I now dress for utility and for beauty. I’m not dressing to show my body off, I’m dressing for the tasks that the day will bring. No one but God and myself can define modesty for me – as this verse says NO ONE else can judge me. Freedom in Christ is a precious thing and a huge responsibility.

      Reply
  16. B

    I have a hard time even with the “noticing.” I know it’s unreasonable, but whenever there’s a pretty girl around, I just think “he’s noticing how pretty she is and thinking that she’s prettier than me.” It’s really unfair to him but…when I found out my boyfriend (now fiance) had watched porn it really crushed me. For someone who I thought only had eyes for me and was crazy about me to be looking at other “hotter” girls just killed me. He’d never watched it in his life until after college for about a year and a half. He was guilt ridden and once he confessed to me he stopped cold-turkey. He constantly assures me of his love and affection and of how beautiful I am, but that feeling whenever there are pretty girls around is horrible. I know it will kill our marriage if I don’t get a grip on it.

    Reply
    • AC

      B, how long has he been without the porn? Does he have accountability in place? Please don’t marry him until plenty of time has gone by (at least a year) that he’s completely clean. You probably need someone else involved, such as a counselor or mentor couple. Porn wrecks lives and marriages. I can’t tell you how much heartache I have suffered because I didn’t know enough, ask enough questions, or take the right steps before we said our vows.

      Reply
      • B

        He never looked at it in highschool or college…it began almost a year after college. I think the most he looked was once a week and the least once a month. He told several people after he confessed to me. He hasn’t looked in about 10 months now.

        Reply
        • Sheila Gregoire

          That’s great, B! I do totally agree with AC–unless there’s accountability in place and they’ve honestly quit, it’s really dangerous. But it sounds like he’s sought out people to help him, and he’s committed to stopping. I’d just recommend that you both sit down and talk to a counsellor and work through your issues with this before you decide whether or not to get married, because it is a really huge thing. But the fact that he has confessed and that he’s trying to beat it is so great!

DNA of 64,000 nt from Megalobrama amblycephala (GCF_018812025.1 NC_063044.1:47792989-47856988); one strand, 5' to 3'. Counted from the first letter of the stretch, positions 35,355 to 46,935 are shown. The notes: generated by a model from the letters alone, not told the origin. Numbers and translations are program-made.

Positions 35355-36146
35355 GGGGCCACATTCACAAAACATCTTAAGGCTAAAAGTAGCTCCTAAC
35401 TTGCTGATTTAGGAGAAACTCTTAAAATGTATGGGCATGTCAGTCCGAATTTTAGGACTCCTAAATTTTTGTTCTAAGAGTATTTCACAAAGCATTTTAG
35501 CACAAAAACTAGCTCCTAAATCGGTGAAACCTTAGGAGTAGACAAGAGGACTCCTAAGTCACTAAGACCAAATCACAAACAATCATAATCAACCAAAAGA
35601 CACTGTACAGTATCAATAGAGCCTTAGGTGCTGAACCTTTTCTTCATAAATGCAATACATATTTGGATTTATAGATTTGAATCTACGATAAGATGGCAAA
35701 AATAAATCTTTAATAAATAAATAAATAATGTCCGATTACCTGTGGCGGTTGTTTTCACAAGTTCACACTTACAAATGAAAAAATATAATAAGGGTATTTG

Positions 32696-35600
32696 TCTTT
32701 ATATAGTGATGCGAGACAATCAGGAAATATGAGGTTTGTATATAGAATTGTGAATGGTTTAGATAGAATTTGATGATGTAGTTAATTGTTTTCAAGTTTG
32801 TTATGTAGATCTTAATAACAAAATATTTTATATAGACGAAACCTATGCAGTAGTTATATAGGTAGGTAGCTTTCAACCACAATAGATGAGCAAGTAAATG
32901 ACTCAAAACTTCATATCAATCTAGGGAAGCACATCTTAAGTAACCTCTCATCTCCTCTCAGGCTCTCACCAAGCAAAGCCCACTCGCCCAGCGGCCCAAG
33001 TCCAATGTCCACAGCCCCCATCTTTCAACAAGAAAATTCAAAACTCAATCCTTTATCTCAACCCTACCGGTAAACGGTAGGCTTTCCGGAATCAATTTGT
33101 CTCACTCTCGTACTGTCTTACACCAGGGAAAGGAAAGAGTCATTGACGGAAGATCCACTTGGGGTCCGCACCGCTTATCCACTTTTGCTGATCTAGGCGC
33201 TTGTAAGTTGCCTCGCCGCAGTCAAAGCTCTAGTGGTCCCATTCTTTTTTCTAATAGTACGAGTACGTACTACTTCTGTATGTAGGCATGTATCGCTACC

Reply
    • Anonymous

      I feel the same way that you do. I think when we talk about lust and looking it’s always about how hard it is for the men. But what about the wife or girlfriend next to him who notices him “noticing”. There are never any articles to men about how that makes their wife or girlfriend feel and how devastating and humiliating it is. It destroys you to the bottom of your soul and makes you feel inadequate, ugly, fat and so self conscious all the time. So on edge.

      Reply
  17. Ashley

    Ok here is my 2 cents–not so much about lust, but about modesty. I dress quite modestly, and I always have. I believe this pleases God. God did make clothes for Adam and Eve, after all. It seems that the fig leaves weren’t enough! And in the epistles, women are told to dress modestly, but I’ve always been told that’s good for men too. So I dress modestly for God, not for men, and who might or might not look. I think the reason why we do things is so important! If I was always thinking about how men see my body and if they will lust or not, I think I would just feel gross all the time.

    Reply
  18. E

    I don’t know if this analogy fully works, but I guess the physical response to seeing an attractive woman is similar to the physical response to seeing a ‘mouthwatering’ delicious cheesecake. If you are trying to make healthy eating choices, you will probably still have the physical response (salivating) but you will turn away from the food and not continue to dwell on it. Your mind won’t become fixated on how it would feel to sink a spoon into that cheesecake, how it would be a taste sensation on your tastebuds as you eat it, how it would give you a sugar rush once you’ve eaten it. Instead, you will focus on something else, have a drink of water, go for a walk, whatever it takes to intentionally not ‘go any further’ with that cheesecake! ?

    And just like with lusting, there are going to be people who have no idea about the struggle I am talking about with said cheesecake (because they can see a cheesecake and not even care!)but that doesn’t mean the struggle isnt real. But just because it is hard, it doesn’t mean that it can’t be done, or that we shouldn’t even try! Self control is a fruit of the Spirit, whether it is applied to lust, gluttony, anger, laziness, gossiping, etc!

    Reply
    • Amanda F Sanchez

      I would say the analogy works because once you have made a decision to stay away from sugar, your taste buds stop craving sugar and if you eat it you would feel sick instead of satisfied. And that sick feeling will kick in, instead of the salivating and the craving for sugar will lessen or disappear. That is a point made in this post: a man who struggled with lust can overcome it by training himself (with the help of the Holy Ghost) to turn away and control the thoughts. The lust will diminish with consistency. My pastor loved to say ‘you can’t stop a bird from flying over our heads but you can stop it from making a nest in your hair’s.